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Palmer laments end of Hope but looks to future

Golfing great Arnold Palmer has a closer connection than most to the Bob Hope Classic. He won it five times between 1960 and 1973, indeed the 1973 event was his 62nd and final victory on the PGA Tour.

So now that the Bob Hope Classic has gone the way of tournaments named after Dean Martin, Bing Crosby and Andy Williams, Palmer is both nostalgic and realistic about the changes that the newly-named Humana Challenge.

"Of course I'm sad for one thing, that it isn't the Bob Hope anymore. That's something that I suppose they ought to think about, how to incorporate Hope's name into it,"

Palmer said in an interview with The Desert Sun from his offices at Bay Hill Golf Club in Orlando, Fla. "But I'm happy that Humana has picked it up and is moving it forward."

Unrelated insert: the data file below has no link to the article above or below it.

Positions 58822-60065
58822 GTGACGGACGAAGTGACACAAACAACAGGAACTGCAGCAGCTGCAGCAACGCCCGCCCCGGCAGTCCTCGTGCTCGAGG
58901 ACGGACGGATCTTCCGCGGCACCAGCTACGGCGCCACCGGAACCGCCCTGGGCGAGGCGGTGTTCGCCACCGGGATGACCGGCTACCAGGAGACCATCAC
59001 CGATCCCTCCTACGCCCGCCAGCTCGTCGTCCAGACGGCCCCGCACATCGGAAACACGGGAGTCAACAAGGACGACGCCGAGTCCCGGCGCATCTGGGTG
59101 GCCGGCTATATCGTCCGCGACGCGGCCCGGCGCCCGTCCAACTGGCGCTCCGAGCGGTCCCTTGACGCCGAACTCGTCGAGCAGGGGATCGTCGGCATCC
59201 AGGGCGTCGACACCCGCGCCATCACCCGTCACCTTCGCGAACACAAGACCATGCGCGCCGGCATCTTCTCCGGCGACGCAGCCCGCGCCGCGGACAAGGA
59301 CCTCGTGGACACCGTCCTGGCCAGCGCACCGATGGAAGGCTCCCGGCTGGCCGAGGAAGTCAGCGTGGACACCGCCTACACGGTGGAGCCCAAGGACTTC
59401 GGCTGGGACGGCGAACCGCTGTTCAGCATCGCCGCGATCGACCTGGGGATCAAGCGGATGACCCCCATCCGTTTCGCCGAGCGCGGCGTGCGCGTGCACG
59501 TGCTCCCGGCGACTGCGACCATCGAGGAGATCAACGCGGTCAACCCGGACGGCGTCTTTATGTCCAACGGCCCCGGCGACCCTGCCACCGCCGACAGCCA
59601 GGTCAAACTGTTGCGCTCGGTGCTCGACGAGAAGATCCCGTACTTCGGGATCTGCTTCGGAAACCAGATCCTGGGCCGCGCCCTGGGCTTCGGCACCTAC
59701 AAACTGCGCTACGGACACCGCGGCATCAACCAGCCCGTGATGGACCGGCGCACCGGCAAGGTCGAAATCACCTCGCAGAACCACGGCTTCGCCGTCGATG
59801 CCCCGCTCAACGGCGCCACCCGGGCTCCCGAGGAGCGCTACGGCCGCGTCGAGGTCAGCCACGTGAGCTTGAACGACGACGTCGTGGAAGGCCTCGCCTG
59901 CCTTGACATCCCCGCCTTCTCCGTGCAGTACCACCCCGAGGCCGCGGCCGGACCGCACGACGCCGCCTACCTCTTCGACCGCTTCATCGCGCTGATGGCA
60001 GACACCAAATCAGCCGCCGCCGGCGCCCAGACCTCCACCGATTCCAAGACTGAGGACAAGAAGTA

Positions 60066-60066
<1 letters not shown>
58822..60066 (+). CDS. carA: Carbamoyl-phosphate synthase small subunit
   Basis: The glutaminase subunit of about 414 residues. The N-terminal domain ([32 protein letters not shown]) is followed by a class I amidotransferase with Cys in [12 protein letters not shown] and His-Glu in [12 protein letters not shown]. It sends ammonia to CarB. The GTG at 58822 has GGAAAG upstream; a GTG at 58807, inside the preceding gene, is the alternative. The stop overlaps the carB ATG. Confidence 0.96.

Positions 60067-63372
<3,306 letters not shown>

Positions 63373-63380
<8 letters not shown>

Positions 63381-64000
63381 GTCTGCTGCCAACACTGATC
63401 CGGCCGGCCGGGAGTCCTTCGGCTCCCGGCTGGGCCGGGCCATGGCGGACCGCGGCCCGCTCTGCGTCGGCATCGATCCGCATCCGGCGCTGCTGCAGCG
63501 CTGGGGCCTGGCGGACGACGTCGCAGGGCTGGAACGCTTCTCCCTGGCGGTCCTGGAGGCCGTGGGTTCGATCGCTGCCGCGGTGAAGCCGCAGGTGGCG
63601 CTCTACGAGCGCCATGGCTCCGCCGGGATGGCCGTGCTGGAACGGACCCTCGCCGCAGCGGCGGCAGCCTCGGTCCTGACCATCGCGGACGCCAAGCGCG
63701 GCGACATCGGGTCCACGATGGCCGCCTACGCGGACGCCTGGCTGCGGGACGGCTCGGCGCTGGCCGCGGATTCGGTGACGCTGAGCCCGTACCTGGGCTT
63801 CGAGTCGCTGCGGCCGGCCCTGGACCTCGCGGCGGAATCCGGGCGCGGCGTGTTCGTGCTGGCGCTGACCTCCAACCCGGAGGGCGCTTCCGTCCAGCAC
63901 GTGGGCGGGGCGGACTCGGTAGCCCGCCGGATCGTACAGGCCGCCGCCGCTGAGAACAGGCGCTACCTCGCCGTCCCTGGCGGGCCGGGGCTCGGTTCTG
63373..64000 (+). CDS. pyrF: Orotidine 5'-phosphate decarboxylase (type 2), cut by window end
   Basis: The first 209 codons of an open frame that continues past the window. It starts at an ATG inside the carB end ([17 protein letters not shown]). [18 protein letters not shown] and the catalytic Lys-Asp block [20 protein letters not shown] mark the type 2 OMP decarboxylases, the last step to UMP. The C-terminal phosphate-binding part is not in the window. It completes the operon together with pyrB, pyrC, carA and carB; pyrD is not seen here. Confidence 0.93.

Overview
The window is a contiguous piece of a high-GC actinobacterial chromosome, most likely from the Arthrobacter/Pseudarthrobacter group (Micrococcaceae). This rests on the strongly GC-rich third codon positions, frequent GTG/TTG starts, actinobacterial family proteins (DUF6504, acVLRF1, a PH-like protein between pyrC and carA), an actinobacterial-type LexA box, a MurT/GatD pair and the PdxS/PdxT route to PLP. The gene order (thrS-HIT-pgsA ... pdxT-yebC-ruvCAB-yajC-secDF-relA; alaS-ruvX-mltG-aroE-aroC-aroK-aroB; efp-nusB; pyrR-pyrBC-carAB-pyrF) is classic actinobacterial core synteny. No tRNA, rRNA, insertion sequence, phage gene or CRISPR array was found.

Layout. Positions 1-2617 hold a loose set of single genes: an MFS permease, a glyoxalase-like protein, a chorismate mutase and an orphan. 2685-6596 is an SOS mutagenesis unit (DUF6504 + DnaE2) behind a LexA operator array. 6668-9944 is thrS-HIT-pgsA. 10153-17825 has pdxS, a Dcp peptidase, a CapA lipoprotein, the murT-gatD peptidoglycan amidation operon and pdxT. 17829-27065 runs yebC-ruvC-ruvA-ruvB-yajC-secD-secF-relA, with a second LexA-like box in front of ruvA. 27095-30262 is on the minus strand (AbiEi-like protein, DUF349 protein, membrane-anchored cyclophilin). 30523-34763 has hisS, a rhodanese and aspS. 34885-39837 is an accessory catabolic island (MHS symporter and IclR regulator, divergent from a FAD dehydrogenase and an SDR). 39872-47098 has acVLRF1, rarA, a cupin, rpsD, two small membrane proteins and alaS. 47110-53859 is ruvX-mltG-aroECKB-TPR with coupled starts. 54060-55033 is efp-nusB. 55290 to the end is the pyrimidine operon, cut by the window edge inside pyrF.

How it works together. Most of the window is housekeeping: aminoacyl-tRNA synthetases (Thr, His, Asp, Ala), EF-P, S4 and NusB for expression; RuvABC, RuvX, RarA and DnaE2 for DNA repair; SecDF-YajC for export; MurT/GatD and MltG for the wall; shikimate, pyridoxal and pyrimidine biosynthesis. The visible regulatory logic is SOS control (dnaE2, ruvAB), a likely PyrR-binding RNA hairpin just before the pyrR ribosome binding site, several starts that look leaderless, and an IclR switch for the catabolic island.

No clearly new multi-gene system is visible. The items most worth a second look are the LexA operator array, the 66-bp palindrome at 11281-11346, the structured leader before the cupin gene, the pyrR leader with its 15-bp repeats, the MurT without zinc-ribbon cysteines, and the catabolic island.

Palmer was always an advocate of having celebrities in event, he said.

"I thought that was pretty good. That was something that helped promote the tour," Palmer said.

"I can't tell you why it doesn't continue with names," he added. "I suppose there are not as many celebrity golfers like there were like Hope and Crosby. Guys that were noted for their acting and in the entertainment world would then lend their names to the tournament."

However, Palmer is happy to see the tournament aligned with former President Bill Clinton, stepping the footsteps of former presidents, Dwight Eisenhower and Gerald Ford, who helped promote the game and brought fans to the Hope event.

"(Clinton) will do a lot for the tournament," Palmer said.

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